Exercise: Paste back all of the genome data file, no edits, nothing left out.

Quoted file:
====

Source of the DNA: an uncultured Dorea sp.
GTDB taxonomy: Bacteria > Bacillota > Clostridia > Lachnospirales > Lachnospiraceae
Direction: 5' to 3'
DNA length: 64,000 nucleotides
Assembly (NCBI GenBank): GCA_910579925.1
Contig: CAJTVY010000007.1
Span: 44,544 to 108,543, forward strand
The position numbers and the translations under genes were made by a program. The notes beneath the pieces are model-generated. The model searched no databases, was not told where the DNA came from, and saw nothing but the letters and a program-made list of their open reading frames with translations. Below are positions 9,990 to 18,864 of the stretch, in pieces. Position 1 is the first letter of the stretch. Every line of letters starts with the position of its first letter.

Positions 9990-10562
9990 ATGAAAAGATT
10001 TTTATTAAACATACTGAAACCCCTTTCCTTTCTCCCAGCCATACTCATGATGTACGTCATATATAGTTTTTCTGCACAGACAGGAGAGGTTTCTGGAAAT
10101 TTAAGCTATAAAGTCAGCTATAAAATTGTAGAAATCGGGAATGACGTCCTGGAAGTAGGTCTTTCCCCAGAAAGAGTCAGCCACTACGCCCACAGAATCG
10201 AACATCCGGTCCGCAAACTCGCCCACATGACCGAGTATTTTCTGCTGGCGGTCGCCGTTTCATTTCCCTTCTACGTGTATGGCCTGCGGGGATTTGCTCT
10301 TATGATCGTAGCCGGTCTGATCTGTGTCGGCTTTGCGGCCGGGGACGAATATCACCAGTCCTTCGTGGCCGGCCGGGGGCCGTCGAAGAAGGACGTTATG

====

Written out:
Source of the DNA: an uncultured Dorea sp.
GTDB taxonomy: Bacteria > Bacillota > Clostridia > Lachnospirales > Lachnospiraceae
Direction: 5' to 3'
DNA length: 64,000 nucleotides
Assembly (NCBI GenBank): GCA_910579925.1
Contig: CAJTVY010000007.1
Span: 44,544 to 108,543, forward strand
The position numbers and the translations under genes were made by a program. The notes beneath the pieces are model-generated. The model searched no databases, was not told where the DNA came from, and saw nothing but the letters and a program-made list of their open reading frames with translations. Below are positions 9,990 to 18,864 of the stretch, in pieces. Position 1 is the first letter of the stretch. Every line of letters starts with the position of its first letter.

Positions 9990-10562
9990 ATGAAAAGATT
10001 TTTATTAAACATACTGAAACCCCTTTCCTTTCTCCCAGCCATACTCATGATGTACGTCATATATAGTTTTTCTGCACAGACAGGAGAGGTTTCTGGAAAT
10101 TTAAGCTATAAAGTCAGCTATAAAATTGTAGAAATCGGGAATGACGTCCTGGAAGTAGGTCTTTCCCCAGAAAGAGTCAGCCACTACGCCCACAGAATCG
10201 AACATCCGGTCCGCAAACTCGCCCACATGACCGAGTATTTTCTGCTGGCGGTCGCCGTTTCATTTCCCTTCTACGTGTATGGCCTGCGGGGATTTGCTCT
10301 TATGATCGTAGCCGGTCTGATCTGTGTCGGCTTTGCGGCCGGGGACGAATATCACCAGTCCTTCGTGGCCGGCCGGGGGCCGTCGAAGAAGGACGTTATG